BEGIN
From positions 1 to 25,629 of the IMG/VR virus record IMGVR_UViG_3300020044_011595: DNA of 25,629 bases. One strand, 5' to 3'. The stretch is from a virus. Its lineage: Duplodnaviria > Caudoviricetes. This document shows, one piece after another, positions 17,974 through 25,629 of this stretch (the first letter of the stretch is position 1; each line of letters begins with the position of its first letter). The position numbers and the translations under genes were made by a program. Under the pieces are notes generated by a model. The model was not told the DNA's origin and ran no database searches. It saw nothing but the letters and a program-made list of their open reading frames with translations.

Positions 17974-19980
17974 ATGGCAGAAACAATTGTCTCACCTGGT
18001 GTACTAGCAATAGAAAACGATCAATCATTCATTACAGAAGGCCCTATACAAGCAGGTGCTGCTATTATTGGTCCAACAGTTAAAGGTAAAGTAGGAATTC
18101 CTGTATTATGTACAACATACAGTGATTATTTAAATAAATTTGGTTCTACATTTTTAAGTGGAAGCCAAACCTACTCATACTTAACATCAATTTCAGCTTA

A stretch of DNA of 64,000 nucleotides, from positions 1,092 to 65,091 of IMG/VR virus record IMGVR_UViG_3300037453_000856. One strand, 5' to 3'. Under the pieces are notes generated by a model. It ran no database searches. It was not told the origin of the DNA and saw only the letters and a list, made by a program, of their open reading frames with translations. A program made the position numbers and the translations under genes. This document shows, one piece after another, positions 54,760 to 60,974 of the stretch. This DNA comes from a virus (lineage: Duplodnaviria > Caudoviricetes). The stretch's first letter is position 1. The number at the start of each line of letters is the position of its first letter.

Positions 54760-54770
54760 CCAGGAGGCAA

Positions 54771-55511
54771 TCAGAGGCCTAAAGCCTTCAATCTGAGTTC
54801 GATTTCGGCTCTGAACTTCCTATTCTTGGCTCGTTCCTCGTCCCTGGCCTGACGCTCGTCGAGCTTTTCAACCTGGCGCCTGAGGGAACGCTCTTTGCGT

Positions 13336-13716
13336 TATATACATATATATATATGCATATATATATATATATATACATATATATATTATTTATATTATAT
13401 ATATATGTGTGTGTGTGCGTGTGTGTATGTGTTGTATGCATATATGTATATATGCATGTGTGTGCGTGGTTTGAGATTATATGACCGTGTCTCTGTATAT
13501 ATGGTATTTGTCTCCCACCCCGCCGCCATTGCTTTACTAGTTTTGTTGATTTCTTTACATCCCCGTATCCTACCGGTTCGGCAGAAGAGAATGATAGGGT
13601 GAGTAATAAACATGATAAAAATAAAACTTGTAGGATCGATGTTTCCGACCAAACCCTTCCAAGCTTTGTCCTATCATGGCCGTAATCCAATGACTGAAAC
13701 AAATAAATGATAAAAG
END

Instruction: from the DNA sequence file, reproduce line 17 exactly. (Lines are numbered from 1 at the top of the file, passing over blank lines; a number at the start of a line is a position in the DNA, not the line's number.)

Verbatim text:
13701 AAATAAATGATAAAAG